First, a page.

Ash, Islands review: not their usual effervescent standards
Even though their music still brims with youthful exuberance, it is a full quarter of a century since three teenagers emerged from Downpatrick with an infectious guitar pop sound that spawned 18 top 40 hits and sold eight million records. On their seventh album, Tim Wheeler and company choose Damien O’Neill and Mickey Bradley of The Undertones to contribute backing vocals to the lead single, Buzzkill, which is yet another irresistible slice of top drawer noise pop that builds a seamless sonic bridge between Northern Irish alt-pop of the 1970s and the 1990s.
On Confessions in the Pool, they playfully dabble with some electronic sounds alongside Wheeler’s familiar buzzing guitar, and they also chip in a fine lovelorn ballad with Don’t Need Your Love. While the quality of the songwriting and musicianship is pleasingly consistent, Islands fails to match their own impeccably high standards on albums such as Free All Angels, or their effervescent debut, 1977.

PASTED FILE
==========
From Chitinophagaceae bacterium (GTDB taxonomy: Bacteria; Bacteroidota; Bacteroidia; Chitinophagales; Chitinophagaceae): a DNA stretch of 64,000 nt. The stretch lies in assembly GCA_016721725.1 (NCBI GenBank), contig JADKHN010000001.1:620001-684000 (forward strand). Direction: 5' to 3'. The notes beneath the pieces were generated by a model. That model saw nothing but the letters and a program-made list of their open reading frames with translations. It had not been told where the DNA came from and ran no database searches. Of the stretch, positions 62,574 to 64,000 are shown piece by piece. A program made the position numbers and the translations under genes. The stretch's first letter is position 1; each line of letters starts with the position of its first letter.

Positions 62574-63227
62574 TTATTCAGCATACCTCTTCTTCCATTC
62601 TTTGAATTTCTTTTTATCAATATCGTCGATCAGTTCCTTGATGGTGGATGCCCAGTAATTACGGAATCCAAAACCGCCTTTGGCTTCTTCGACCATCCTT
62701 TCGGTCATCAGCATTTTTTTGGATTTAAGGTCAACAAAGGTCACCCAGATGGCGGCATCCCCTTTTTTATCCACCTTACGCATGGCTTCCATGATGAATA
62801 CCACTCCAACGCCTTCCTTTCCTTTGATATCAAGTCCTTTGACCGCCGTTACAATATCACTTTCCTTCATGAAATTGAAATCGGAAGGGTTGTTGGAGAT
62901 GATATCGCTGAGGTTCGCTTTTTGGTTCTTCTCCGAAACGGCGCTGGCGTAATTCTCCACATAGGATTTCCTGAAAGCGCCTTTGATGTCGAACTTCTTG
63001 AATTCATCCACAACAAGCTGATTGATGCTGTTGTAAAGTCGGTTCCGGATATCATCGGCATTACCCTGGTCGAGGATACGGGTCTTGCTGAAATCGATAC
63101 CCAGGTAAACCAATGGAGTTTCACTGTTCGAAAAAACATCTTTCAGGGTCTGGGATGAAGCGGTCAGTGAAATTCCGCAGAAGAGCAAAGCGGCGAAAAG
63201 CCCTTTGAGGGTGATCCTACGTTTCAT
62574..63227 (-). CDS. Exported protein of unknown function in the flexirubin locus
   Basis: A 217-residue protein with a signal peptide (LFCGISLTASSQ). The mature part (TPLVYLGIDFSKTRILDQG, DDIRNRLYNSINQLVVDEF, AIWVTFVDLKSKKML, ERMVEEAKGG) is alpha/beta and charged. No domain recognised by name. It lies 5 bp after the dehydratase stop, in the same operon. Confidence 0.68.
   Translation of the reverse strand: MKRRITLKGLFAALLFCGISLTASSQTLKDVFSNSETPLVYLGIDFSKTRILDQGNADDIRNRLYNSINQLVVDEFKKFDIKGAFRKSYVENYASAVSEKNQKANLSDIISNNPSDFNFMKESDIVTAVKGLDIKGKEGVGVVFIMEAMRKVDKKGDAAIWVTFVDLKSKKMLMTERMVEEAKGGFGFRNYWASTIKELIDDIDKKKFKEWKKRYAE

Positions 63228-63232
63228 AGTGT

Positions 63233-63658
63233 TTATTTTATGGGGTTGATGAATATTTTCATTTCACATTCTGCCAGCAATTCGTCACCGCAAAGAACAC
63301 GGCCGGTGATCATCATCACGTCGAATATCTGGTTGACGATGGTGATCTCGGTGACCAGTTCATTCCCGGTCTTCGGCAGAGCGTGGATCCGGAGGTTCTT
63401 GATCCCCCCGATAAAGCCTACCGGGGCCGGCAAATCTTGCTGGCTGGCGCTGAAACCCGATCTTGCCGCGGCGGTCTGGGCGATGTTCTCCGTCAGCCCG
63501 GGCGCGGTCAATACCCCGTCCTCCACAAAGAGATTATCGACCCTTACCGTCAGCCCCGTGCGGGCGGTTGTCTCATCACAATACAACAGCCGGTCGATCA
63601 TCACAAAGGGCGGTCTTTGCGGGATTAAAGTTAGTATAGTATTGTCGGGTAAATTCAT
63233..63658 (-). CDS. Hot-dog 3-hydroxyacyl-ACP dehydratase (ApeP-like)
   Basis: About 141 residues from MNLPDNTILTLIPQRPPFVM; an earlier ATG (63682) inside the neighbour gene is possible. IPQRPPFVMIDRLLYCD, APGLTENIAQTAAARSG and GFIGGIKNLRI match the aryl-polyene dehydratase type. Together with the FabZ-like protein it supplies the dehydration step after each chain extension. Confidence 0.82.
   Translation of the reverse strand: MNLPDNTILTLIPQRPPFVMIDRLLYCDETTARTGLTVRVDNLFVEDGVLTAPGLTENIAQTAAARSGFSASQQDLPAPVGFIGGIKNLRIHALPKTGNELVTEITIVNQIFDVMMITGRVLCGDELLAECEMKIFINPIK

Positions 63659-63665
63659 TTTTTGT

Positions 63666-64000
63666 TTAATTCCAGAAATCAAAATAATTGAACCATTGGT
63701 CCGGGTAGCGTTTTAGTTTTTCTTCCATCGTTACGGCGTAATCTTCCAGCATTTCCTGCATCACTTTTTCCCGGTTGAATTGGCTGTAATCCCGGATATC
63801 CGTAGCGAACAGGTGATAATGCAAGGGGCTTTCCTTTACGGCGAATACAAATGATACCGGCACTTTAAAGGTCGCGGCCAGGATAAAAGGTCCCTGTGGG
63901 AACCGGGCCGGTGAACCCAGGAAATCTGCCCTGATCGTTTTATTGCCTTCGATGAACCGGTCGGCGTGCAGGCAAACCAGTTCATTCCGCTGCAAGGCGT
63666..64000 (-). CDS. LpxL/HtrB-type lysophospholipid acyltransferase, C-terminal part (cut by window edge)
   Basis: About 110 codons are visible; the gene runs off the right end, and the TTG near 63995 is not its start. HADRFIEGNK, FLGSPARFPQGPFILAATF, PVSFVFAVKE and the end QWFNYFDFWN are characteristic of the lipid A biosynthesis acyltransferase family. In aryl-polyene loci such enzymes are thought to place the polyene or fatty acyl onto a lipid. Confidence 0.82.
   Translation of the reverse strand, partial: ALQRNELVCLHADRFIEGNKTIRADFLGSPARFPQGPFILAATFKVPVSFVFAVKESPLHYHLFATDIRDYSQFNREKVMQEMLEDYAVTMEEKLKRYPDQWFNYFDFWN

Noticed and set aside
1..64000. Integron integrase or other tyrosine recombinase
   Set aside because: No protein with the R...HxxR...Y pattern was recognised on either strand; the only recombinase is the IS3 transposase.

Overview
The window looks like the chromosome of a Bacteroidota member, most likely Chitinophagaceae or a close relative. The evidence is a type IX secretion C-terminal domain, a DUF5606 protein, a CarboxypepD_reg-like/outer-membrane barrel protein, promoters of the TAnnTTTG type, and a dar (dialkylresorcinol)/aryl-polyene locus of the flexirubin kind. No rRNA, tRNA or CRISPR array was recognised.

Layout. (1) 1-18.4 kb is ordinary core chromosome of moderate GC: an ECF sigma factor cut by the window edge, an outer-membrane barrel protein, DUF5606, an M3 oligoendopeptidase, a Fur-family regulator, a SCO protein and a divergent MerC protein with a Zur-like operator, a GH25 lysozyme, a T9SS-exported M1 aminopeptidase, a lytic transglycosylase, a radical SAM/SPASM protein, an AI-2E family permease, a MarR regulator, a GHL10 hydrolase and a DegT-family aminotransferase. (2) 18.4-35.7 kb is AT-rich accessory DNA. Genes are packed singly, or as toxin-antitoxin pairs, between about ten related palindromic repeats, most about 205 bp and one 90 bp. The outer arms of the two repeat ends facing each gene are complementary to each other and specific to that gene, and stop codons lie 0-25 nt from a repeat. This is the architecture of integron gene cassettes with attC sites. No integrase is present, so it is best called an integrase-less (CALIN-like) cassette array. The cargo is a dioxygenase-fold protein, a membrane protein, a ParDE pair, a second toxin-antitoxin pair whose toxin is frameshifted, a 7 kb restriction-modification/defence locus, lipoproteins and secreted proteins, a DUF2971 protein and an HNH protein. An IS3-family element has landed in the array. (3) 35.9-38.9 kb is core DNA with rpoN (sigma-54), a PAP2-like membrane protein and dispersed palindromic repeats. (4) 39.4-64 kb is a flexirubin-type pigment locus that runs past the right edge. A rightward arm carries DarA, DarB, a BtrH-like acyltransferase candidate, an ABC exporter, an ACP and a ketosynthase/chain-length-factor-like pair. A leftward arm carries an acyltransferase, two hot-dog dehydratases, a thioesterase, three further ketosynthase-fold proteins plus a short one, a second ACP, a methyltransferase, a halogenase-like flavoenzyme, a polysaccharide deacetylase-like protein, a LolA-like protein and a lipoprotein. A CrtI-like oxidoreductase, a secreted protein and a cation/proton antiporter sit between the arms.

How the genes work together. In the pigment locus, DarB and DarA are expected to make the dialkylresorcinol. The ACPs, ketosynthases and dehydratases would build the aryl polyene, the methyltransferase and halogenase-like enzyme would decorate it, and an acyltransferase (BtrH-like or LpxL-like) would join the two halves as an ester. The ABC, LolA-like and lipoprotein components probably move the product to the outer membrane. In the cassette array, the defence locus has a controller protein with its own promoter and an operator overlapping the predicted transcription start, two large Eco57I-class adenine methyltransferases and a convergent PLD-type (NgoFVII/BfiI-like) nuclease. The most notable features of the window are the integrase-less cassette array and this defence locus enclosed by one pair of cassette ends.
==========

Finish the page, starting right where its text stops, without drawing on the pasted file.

Islands is still a welcome addition to the Ash canon, who claimed they may not release another album after Twilight of the Innocents in 2007, and nearly went bankrupt before their biggest hit, Shining Light, spectacularly saved the day in 2001. Ash are still alive and kicking after all these years, which again proves that teenage dreams are still hard to beat.